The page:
Not a dry eye in the house as a cappella legends say farewell after 40 years.
Great Hall, Sydney Universtity
January 15, 2014
It’s been a good few months for catching vocal legends in Sydney. The Tallis Scholars were here celebrating 40 years back in November and now the Hilliard Ensemble have reached the same milestone. But whereas Peter Phillips has been able to refresh his vocal forces along the way, the Hilliards have been at it, relatively unchanged, for many, many years – indeed, countertenor David James has been in the group for the full 40!
If, like me, you have been listening to their extraordinary catalogue of iconic albums on EMI, Hyperion, Coro, Harmonia Mundi and ECM since the mid-1980s (from Pérotin to Pärt with countless composers old and new along the way), the announcement that this will be a farewell tour feels awfully like the end of an era. The opportunity to catch them live one last time, then, is not to be missed.
The setting of Sydney University’s Great Hall with its generous acoustic and faux-Gothic gloom was nigh on ideal for a program that ranged from the medieval through to the ‘ink still wet on the page’ latest commission from Japanese composer Toshio Hosokawa. Along the way we were treated to Italian madrigals, Armenian folk-songs and some of the delights of the Eton Choirbook.
Now mostly in their sixties, the fresh faced young things of the early days are now sober, greying and bespectacled but the years have been relatively kind to the Hilliard’s sound. The vocal top end is not quite as effortless as was once the case, but the blend remains exemplary and the sense of familiar musical communion is, at this stage in their careers, total. Their approach to the Italian Renaissance repertoire may be a little genteel compared to the more open-throated approach of some continental groups but their grace and style is unquestionable and when they sing music by the likes of Pärt and Tormis it is with the authority of a respected ensemble, recognised, singled out and written for by such eminent contemporary composers. And did I mention perfect pitch? Not a tuning fork in sight all evening!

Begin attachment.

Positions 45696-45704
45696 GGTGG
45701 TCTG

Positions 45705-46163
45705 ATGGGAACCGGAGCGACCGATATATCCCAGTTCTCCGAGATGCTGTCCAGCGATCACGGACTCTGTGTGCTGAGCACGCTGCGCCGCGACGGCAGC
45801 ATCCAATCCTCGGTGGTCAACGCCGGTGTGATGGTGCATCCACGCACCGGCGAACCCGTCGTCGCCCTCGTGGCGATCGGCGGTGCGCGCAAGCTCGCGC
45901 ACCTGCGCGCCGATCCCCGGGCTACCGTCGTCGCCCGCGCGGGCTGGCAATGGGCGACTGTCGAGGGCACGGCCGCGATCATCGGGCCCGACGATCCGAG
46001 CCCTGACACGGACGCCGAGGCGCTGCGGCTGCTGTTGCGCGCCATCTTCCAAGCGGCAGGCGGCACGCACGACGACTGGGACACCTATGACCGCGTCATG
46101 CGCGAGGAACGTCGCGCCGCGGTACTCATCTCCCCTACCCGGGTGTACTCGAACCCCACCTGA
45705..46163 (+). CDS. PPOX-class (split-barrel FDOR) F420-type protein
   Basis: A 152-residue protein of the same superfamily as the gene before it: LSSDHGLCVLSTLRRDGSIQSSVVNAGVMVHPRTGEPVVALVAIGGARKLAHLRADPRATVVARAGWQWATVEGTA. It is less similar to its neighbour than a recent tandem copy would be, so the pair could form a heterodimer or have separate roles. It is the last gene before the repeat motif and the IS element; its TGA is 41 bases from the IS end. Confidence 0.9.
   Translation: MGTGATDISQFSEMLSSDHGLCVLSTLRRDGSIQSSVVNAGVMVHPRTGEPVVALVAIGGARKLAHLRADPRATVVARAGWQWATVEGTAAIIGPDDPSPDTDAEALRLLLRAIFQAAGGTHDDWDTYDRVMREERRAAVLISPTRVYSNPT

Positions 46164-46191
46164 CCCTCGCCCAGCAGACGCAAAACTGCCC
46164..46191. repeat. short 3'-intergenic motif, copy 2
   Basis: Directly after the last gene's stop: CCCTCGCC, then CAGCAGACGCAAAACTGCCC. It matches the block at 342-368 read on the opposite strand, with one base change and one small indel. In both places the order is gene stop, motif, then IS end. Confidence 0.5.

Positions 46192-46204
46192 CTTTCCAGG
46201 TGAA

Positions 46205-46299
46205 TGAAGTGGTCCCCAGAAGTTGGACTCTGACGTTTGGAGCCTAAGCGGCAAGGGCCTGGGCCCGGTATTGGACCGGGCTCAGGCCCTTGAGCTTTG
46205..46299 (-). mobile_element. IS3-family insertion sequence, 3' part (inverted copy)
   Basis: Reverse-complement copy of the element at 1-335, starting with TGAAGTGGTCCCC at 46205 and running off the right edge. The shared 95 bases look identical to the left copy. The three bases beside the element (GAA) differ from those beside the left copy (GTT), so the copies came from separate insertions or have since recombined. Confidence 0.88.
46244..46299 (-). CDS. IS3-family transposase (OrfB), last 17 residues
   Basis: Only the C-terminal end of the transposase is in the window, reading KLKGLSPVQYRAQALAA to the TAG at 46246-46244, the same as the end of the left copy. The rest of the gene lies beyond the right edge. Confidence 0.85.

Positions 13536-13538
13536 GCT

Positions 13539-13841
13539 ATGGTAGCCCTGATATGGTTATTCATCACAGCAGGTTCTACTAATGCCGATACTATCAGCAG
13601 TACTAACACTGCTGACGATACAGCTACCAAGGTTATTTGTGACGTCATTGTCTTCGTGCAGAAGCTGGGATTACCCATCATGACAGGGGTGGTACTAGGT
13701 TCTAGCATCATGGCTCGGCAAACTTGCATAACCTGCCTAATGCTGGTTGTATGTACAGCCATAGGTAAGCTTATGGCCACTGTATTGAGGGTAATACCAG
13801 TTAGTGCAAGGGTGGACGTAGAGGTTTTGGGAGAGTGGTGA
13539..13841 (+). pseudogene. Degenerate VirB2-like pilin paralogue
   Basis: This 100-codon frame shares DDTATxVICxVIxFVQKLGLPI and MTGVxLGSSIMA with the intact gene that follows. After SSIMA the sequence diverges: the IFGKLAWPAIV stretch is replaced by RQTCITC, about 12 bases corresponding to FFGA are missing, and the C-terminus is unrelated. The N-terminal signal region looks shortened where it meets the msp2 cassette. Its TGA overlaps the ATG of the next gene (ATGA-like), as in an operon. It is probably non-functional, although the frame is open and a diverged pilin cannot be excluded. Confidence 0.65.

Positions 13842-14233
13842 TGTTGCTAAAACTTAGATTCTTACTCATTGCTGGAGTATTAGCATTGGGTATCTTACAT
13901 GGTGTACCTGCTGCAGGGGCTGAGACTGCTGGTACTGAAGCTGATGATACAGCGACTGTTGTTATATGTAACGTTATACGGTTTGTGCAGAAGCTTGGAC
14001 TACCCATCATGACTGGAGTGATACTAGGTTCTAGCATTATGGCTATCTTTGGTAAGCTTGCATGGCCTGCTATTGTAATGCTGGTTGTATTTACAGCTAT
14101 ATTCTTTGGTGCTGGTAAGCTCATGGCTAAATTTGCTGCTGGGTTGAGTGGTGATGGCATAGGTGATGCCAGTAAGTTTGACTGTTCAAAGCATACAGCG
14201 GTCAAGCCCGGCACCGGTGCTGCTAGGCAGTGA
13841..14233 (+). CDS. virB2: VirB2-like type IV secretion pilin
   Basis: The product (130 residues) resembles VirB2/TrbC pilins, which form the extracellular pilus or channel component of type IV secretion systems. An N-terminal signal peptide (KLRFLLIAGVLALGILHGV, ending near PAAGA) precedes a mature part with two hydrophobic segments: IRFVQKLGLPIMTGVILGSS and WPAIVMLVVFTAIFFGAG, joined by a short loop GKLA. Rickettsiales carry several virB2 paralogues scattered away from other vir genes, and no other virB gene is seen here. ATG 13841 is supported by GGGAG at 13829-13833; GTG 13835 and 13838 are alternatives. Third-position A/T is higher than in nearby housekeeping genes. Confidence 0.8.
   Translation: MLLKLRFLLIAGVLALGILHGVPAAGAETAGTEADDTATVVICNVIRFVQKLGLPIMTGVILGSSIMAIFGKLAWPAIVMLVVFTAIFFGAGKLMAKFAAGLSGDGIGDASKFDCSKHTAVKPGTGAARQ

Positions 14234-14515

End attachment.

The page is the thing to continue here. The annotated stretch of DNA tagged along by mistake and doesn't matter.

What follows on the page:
Highlights for me would have to include their early English repertoire – William Cornysh and good old anon – sung with warm tone and excellent attention to text. Also the extraordinary Viderunt omnes with it’s extruded text, dancing rhythms, bright, high timbre and joyous hocketing, which was composed by Pérotin for Notre Dame sometime back in the 13th century and has been in the group's repertoire since at least 1986 when they recorded a disc of his fascinating music for ECM.
The new work by Hosokawa was intriguing with its glissandi-laden cattle herding song (a little reminiscent of the mad-woman’s music from Britten’s Curlew River) requiring the singers to make sounds suspiciously like lowing cows and ending with a lilting, ruminative lullaby.
But perhaps the most compelling moment came with Arvo Pärt’s And one of the Pharisees… The Estonain composers’ music is particularly associated with the Hilliards who championed him back before he became the household name that he is today. The years fell away for this simple but poignant setting of a snippet of St Luke’s gospel. Every pungent harmony and dissonance was perfectly in place, the solo lines clear and lovingly communicated with an enormous sense of naturalness. Legendary indeed.
The Hilliard Ensemble is at the Sydney Festival until January 18. Catch them while you can before they are going, going…